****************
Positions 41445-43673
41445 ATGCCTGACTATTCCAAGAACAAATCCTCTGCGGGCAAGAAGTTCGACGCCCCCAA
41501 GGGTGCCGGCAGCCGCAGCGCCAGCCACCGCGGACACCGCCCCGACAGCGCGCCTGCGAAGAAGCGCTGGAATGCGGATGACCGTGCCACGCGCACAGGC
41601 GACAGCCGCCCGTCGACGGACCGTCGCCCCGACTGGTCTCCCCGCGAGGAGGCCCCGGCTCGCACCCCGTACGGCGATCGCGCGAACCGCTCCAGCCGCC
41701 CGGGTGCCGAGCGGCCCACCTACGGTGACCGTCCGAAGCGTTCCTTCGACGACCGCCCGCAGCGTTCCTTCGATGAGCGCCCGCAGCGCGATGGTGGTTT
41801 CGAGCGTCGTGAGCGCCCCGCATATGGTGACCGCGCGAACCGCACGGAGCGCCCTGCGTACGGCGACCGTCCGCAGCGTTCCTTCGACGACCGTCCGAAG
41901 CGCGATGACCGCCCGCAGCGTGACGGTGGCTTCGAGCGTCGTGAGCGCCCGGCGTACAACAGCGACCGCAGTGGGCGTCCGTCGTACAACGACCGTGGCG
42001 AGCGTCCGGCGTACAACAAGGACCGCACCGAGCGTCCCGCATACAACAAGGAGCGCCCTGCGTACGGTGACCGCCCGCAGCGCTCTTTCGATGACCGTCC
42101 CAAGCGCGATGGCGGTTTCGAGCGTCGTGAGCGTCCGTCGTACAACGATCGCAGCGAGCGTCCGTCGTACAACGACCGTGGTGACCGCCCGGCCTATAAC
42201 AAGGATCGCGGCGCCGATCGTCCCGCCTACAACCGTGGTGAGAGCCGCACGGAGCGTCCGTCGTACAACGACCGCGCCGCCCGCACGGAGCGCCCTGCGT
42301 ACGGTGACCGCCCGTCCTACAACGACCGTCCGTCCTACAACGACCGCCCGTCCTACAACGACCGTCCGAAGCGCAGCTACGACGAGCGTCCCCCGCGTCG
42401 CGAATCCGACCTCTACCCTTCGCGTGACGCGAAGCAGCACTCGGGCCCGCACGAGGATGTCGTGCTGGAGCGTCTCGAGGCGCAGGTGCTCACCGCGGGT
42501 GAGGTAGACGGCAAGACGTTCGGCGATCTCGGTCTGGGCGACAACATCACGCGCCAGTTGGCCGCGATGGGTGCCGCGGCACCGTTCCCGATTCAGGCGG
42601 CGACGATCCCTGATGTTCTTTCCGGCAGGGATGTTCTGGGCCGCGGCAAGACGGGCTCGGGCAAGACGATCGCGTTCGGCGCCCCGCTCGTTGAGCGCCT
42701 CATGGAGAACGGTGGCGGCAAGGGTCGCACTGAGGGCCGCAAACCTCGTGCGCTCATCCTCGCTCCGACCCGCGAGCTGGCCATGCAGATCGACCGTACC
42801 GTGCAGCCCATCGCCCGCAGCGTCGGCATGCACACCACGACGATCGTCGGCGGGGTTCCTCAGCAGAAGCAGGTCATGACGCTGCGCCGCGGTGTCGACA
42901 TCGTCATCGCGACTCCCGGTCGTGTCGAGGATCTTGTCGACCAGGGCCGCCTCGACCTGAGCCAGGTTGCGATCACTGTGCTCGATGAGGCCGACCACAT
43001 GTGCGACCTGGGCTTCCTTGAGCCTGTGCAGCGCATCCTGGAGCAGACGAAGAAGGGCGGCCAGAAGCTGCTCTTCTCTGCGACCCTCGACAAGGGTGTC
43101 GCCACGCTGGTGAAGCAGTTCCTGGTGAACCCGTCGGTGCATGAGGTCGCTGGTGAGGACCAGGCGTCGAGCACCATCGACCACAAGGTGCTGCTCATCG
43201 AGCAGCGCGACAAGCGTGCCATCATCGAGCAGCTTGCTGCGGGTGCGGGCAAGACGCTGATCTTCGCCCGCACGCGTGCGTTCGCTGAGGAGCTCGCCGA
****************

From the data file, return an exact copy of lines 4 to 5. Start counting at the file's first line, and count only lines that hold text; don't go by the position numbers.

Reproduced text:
41601 GACAGCCGCCCGTCGACGGACCGTCGCCCCGACTGGTCTCCCCGCGAGGAGGCCCCGGCTCGCACCCCGTACGGCGATCGCGCGAACCGCTCCAGCCGCC
41701 CGGGTGCCGAGCGGCCCACCTACGGTGACCGTCCGAAGCGTTCCTTCGACGACCGCCCGCAGCGTTCCTTCGATGAGCGCCCGCAGCGCGATGGTGGTTT